Date: Mon, 18 Jul 94 09:49:09 PDT From: haist at cogsci.UCSD.EDU (Frank Haist) Subject: lactose help requested Two weekends ago I brewed up a honey ginger ale. Upon racking it to the secondary this past weekend I found that while the ginger taste was right on the mark, the body is a little too dry for my taste and is lacking any real body. In retrospect, this is not surprising given the recipe. The recipe was: Gingersnap Honey Summer Ale (5 gal) 6 lbs pale 2-row (Great Western) .5 lb wheat 3 lbs honey 1.5 oz Cascade (6.1 alpha- 60 min boil) .5 oz Czech Saaz (5.1 (?) - 10 min) 4 oz ginger (peeled and thinly sliced - 2 min boil) SNPA yeast 500 ml starter OG = 1.053 gravity at racking = 1.007 I think this beer provides me with a perfect opportunity to experiment with lactose in order to alter the body post-hoc. Having never worked with lactose what can I expect? According to Papazian lactose will not add much sweetness, which is too bad because that is one thing I'd like to add. What type of flavor or change does lactose add? How much should I use in 5 gallons (I'll probably only add it to 2.5 gallons and bottle/keg the other half without lactose to note the differences)? Any help is greatly appreciated. If there is sufficient info/interest I'll summarize what I get to the HBD. Thanks in advance. - ---Frank Frank Haist, Ph.D. UCSD Cognitive Science Dept. fhaist at cogsci.ucsd.edu Return to table of contents
Date: 18 Jul 94 16:59:00 GMT From: korz at iepubj.att.com (Algis R Korzonas +1 708 979 8583) Subject: Parafilm Sorry for the bandwidth, but my mail to Noel keeps bouncing. I'm afraid I don't have Parafilm... try sending email to Dan McConnell (Dan McC) or Jeff Frane (--Jeff). I'm sure they will be able to help you. Al. Return to table of contents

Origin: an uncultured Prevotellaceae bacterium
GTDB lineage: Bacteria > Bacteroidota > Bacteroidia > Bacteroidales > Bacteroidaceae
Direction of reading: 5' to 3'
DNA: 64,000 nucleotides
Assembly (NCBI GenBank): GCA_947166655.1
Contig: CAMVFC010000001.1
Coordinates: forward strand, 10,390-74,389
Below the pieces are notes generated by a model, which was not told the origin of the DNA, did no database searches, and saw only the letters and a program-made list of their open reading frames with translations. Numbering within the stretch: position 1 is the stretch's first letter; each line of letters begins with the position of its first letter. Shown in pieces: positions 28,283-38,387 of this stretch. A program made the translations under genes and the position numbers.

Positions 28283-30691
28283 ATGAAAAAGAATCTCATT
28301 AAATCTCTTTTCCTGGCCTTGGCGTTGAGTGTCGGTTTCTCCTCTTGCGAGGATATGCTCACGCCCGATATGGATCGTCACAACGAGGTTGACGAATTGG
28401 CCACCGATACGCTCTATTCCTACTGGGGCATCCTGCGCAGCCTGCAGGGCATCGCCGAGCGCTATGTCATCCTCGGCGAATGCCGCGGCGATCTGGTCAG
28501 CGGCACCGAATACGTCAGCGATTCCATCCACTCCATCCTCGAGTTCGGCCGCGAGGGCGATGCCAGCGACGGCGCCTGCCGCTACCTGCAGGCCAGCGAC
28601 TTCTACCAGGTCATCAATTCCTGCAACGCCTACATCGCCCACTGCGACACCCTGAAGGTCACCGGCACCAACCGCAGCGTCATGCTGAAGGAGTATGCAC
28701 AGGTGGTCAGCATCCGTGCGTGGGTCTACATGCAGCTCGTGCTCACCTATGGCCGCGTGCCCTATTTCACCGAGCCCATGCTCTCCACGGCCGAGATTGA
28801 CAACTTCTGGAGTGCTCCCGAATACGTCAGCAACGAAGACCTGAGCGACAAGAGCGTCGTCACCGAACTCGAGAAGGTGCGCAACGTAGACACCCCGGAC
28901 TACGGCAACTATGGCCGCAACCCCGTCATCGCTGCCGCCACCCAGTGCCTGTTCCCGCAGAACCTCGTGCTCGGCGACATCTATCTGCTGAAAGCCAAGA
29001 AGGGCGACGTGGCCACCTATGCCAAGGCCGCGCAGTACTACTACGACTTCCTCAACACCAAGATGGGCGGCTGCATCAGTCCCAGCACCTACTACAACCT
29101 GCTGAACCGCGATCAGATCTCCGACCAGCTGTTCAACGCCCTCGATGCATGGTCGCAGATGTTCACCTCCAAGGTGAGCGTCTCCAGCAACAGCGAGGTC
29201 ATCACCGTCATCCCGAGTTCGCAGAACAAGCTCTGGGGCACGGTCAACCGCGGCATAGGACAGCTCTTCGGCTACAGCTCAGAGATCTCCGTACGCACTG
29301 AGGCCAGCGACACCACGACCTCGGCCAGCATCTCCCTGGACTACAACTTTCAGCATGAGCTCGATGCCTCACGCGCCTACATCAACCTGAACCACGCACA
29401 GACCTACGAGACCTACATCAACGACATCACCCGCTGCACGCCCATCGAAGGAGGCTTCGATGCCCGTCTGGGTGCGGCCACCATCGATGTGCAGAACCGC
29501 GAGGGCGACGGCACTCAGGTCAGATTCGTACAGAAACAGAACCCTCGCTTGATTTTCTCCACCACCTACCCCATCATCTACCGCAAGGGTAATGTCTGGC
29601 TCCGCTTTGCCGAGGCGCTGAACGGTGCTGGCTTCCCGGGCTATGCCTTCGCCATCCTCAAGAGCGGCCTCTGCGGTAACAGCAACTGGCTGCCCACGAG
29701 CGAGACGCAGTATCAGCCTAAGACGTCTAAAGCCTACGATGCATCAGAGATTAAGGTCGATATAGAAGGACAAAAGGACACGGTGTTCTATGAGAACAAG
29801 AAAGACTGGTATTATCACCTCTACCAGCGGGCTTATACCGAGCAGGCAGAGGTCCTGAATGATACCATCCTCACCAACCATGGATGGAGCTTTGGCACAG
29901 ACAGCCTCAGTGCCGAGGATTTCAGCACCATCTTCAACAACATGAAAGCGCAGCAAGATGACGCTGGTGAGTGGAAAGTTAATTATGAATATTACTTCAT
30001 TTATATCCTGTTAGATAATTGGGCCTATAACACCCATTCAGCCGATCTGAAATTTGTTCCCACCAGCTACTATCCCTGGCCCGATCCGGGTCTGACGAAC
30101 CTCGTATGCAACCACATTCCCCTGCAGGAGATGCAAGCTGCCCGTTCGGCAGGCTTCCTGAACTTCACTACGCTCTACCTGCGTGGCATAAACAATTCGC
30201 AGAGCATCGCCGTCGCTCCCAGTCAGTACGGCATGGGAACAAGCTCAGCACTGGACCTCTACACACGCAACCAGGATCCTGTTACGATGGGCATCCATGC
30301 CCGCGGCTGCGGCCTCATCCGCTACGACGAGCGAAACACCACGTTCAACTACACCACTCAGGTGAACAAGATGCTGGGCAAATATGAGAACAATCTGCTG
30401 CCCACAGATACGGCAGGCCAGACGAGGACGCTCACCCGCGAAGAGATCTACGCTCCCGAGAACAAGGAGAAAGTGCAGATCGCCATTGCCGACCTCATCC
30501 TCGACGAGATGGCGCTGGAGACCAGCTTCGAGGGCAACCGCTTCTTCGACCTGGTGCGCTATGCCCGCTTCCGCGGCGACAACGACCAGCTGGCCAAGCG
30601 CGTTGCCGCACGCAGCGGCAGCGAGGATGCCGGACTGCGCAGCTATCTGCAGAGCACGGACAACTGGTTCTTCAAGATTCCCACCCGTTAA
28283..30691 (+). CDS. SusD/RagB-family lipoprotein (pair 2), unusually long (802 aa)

Date: Mon, 18 Jul 1994 11:14:56 +0800 From: barry at odf.UCSD.EDU (Barry Nisly) Subject: underpriming/Boiling Kettles/Elf Moron Co. Beer in SD? I bottled my first attempt at a porter (Plain Jane Porter) 2 weeks ago. It was an extract loosely based on Papazian's recipe for "sweet" porter. However on bottling day, I went to grab my corn sugar and remembered that I used the last of it on the previous batch. No problem, I say, I'll just use some of this honey sitting right here. After measuring it out, I find that it's just over 1/3 cup. I figure that's close enough (Papazian says 1/2 cup, right?). Primed and bottled ala Papazian. I let it condition 10 days and popped the top on one to taste it. Drinkable but terribly underprimed. No bubbles at all. No head either. Just dark brown, kind of bittersweet liquid. Now I pose my question: Is there anything I can do to (force) carbonate this batch short of buying a counter-pressure bottle filler? These are bottled in champagne bottles, which usually take longer to "condition", but after 10 days in the bottle without so much as a bubble or two I'm a little worried (I know I shouldn't be). I'll drink it but my wife and friends won't (can they truly be considered friends then? ;-)). Also, we bought our townhome in December (BTW, it's great living in a new house with new appliances) and the kitchen is laid out nicely except for the fact that the microwave over the stovetop leaves me about 13 inches of room for my boiling kettle. Right now I do extracts in a 16 qt Malaysian stainless pot that I bought from Target. Works fine for extracts but I'm feeling the need to move on to all-grain and this is the crux. If I can find a short and wide boiling kettle that holds around 7.5 gallons I'd be set. Maybe it would even fit over two burners. Is there such a beast to be had? All of the Vollraths, et al, are too tall :-(. Large propane burners intrigue me but what would the neighbors think of that setup on my balcony? Not an option (too much work/new equipment). Same with the Bruheat type stuff. No coolers either - I'd like to stick to kettle mashing. Is anyone else experiencing the same problem? I know, I can get away with partial mashes but I want to go straight to all-grain if I go at all. I'd even buy aluminum if the thing fit. By my calculations, a pot 12" tall by 14" dia. would hold just over a cu ft (which is 7.48 gal) which should be large enough to hold a 5 gal batch (~6.5 gal after sparging, right?). Any ideas? Get a keg and cut it to fit? My last batch was a Wiezen (Marital Bliss Wiezen - been married a month and loving every minute of it) and it is now bubbling away after racking. Talk about aroma, the room smelled like bananas for 4 days! I'll make sure that I have enough corn sugar for this one. One last thing - has anyone found the alleged good beer from A-B (Elk Mountain Somethingorother) in the San Diego area? I would guess the SD Brewing Co. might have it since they have what seems like gigabrews on tap. Barry Nisly bnisly at ucsd.edu Return to table of contents